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Dietary Fiber Intake and Risk of Chronic Obstructive Pulmonary Disease: A Prospective Cohort Study of Men.
Epidemiology. 2018 03; 29(2):254-260.E

Abstract

BACKGROUND

The limited literature suggests that dietary fiber intake from whole grains, fruits, and vegetables is negatively associated with chronic obstructive pulmonary disease (COPD) via fiber's anti-inflammatory properties. Therefore, we investigated the association between total fiber and fiber sources and risk of COPD in the population-based prospective Cohort of Swedish Men (45,058 men, ages 45-79 years) with no history of COPD at baseline.

METHODS

Dietary fiber intake was assessed with a self-administered questionnaire in 1997 and was energy adjusted using the residual method. Cox proportional hazard regression models were used to estimate hazard ratios (HRs) with 95% confidence intervals (95% CIs) adjusted for potential confounders.

RESULTS

During a mean follow-up of 13.1 years (1998-2012), 1,982 incident cases of COPD were ascertained via linkage to the Swedish health registers. A strong inverse association between total fiber intake (≥36.8 vs. <23.7 g/day) and COPD was observed in current smokers (hazard ratio [HR] = 0.54; 95% confidence interval [CI] = 0.43, 0.67) and ex-smokers (HR = 0.62; 95% CI = 0.50, 0.78) but not in never smokers (HR = 0.93; 95% CI = 0.60, 1.45; P interaction = 0.04). For cereal fiber, HRs for highest versus lowest quintile were 0.62 (95% CI = 0.51, 0.77; P trend < 0.001) in current smokers and 0.66 (95% CI = 0.52, 0.82; P trend < 0.001) in ex-smokers; for fruit fiber, the HR was 0.65 (95% CI = 0.52, 0.81; P trend < 0.001) in current smokers and 0.77 (95% CI = 0.61, 0.98; P trend = 0.17) in ex-smokers; and for vegetable fiber, it was 0.71 (95% CI = 0.57, 0.88; P trend = 0.003) in current smokers and 0.92 (95% CI = 0.71, 1.19; P trend = 0.48) in ex-smokers.

CONCLUSIONS

Our findings indicate that high fiber intake was inversely associated with COPD incidence in men who are current or ex-smokers.

Authors

No affiliation info availableNo affiliation info availableNo affiliation info availableNo affiliation info availableNo affiliation info available

Pub Type(s)

Journal Article
Research Support, Non-U.S. Gov't

Language

eng

PubMed ID

28901975

Citation

Kaluza, Joanna, et al. "Dietary Fiber Intake and Risk of Chronic Obstructive Pulmonary Disease: a Prospective Cohort Study of Men." Epidemiology (Cambridge, Mass.), vol. 29, no. 2, 2018, pp. 254-260.
Kaluza J, Harris H, Wallin A, et al. Dietary Fiber Intake and Risk of Chronic Obstructive Pulmonary Disease: A Prospective Cohort Study of Men. Epidemiology. 2018;29(2):254-260.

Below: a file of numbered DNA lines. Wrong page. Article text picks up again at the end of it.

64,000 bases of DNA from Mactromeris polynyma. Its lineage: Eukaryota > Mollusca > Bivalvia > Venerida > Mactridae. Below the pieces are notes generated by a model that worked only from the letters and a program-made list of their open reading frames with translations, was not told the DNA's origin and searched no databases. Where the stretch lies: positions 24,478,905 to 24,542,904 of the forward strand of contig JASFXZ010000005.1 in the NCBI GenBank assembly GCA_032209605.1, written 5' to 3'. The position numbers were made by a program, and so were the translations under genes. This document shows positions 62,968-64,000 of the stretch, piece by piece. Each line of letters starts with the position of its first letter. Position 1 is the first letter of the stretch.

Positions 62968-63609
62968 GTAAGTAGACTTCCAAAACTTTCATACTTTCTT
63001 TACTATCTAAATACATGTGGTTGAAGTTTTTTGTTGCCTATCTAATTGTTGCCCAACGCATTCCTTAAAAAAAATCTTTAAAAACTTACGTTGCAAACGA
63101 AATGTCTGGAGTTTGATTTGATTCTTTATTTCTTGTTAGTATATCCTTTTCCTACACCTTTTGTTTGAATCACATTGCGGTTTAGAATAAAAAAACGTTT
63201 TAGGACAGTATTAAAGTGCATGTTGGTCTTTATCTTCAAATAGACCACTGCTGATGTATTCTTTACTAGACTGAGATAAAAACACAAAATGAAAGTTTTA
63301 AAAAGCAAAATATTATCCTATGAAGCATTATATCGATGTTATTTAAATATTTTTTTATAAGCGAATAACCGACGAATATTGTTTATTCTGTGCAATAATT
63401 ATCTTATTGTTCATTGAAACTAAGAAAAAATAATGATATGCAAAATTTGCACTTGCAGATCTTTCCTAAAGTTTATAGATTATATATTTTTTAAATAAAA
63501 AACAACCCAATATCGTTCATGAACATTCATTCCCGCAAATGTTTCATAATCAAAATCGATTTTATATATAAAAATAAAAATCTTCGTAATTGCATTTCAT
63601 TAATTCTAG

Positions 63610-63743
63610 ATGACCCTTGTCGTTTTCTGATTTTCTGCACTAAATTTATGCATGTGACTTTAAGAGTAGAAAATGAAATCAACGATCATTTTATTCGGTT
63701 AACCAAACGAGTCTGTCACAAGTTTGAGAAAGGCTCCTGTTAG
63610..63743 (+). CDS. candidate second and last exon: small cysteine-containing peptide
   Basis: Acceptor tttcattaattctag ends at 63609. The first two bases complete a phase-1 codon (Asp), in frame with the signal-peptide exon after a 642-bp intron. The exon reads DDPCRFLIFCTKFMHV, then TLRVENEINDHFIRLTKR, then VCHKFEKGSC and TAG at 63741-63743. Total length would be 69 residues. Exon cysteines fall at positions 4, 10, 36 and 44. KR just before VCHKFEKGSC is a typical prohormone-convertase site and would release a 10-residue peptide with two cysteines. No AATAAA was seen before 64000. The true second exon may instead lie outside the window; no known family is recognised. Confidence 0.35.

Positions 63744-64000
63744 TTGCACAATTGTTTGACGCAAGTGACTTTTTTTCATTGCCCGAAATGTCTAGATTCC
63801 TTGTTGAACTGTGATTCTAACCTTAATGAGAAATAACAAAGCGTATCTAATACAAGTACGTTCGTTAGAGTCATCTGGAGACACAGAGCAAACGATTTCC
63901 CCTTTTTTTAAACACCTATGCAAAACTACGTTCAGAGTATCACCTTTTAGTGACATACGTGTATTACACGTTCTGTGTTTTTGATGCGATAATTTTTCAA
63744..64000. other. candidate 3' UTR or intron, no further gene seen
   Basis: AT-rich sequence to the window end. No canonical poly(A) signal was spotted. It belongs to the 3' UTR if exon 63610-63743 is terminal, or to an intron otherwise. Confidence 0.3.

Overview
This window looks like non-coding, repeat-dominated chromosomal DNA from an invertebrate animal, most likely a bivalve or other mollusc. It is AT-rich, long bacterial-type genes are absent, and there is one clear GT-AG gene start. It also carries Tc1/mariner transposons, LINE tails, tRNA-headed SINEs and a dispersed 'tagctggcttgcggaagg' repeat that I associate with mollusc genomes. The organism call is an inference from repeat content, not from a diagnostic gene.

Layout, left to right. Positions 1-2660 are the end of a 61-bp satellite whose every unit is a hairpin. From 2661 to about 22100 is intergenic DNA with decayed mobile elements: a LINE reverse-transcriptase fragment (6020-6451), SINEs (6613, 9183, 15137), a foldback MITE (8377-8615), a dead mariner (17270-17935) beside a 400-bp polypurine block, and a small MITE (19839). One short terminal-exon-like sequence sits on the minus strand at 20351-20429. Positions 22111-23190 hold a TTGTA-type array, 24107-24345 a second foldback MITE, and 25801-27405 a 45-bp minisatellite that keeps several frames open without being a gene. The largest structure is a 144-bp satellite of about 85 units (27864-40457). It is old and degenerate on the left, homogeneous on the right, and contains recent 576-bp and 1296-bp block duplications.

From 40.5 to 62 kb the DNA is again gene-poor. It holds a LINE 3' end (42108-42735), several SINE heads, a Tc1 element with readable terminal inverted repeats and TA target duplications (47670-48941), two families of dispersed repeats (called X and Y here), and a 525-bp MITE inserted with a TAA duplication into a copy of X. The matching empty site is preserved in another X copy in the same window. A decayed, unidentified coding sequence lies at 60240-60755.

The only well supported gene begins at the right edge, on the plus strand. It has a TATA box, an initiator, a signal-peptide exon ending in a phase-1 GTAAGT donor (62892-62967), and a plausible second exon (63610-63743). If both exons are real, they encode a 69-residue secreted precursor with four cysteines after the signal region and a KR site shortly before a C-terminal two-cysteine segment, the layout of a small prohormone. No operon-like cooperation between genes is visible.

Kaluza, J., Harris, H., Wallin, A., Linden, A., & Wolk, A. (2018). Dietary Fiber Intake and Risk of Chronic Obstructive Pulmonary Disease: A Prospective Cohort Study of Men. Epidemiology (Cambridge, Mass.), 29(2), 254-260. https://doi.org/10.1097/EDE.0000000000000750
Kaluza J, et al. Dietary Fiber Intake and Risk of Chronic Obstructive Pulmonary Disease: a Prospective Cohort Study of Men. Epidemiology. 2018;29(2):254-260. PubMed PMID: 28901975.
* Article titles in AMA citation format should be in sentence-case
TY - JOUR T1 - Dietary Fiber Intake and Risk of Chronic Obstructive Pulmonary Disease: A Prospective Cohort Study of Men. AU - Kaluza,Joanna, AU - Harris,Holly, AU - Wallin,Alice, AU - Linden,Anders, AU - Wolk,Alicja, PY - 2017/9/14/pubmed PY - 2019/1/12/medline PY - 2017/9/14/entrez SP - 254 EP - 260 JF - Epidemiology (Cambridge, Mass.) JO - Epidemiology VL - 29 IS - 2 N2 - BACKGROUND: The limited literature suggests that dietary fiber intake from whole grains, fruits, and vegetables is negatively associated with chronic obstructive pulmonary disease (COPD) via fiber's anti-inflammatory properties. Therefore, we investigated the association between total fiber and fiber sources and risk of COPD in the population-based prospective Cohort of Swedish Men (45,058 men, ages 45-79 years) with no history of COPD at baseline. METHODS: Dietary fiber intake was assessed with a self-administered questionnaire in 1997 and was energy adjusted using the residual method. Cox proportional hazard regression models were used to estimate hazard ratios (HRs) with 95% confidence intervals (95% CIs) adjusted for potential confounders. RESULTS: During a mean follow-up of 13.1 years (1998-2012), 1,982 incident cases of COPD were ascertained via linkage to the Swedish health registers. A strong inverse association between total fiber intake (≥36.8 vs. <23.7 g/day) and COPD was observed in current smokers (hazard ratio [HR] = 0.54; 95% confidence interval [CI] = 0.43, 0.67) and ex-smokers (HR = 0.62; 95% CI = 0.50, 0.78) but not in never smokers (HR = 0.93; 95% CI = 0.60, 1.45; P interaction = 0.04). For cereal fiber, HRs for highest versus lowest quintile were 0.62 (95% CI = 0.51, 0.77; P trend < 0.001) in current smokers and 0.66 (95% CI = 0.52, 0.82; P trend < 0.001) in ex-smokers; for fruit fiber, the HR was 0.65 (95% CI = 0.52, 0.81; P trend < 0.001) in current smokers and 0.77 (95% CI = 0.61, 0.98; P trend = 0.17) in ex-smokers; and for vegetable fiber, it was 0.71 (95% CI = 0.57, 0.88; P trend = 0.003) in current smokers and 0.92 (95% CI = 0.71, 1.19; P trend = 0.48) in ex-smokers. CONCLUSIONS: Our findings indicate that high fiber intake was inversely associated with COPD incidence in men who are current or ex-smokers. SN - 1531-5487 UR - https://www.unboundmedicine.com/medline/citation/28901975/Dietary_Fiber_Intake_and_Risk_of_Chronic_Obstructive_Pulmonary_Disease:_A_Prospective_Cohort_Study_of_Men_ L2 - http://dx.doi.org/10.1097/EDE.0000000000000750 DB - PRIME DP - Unbound Medicine ER -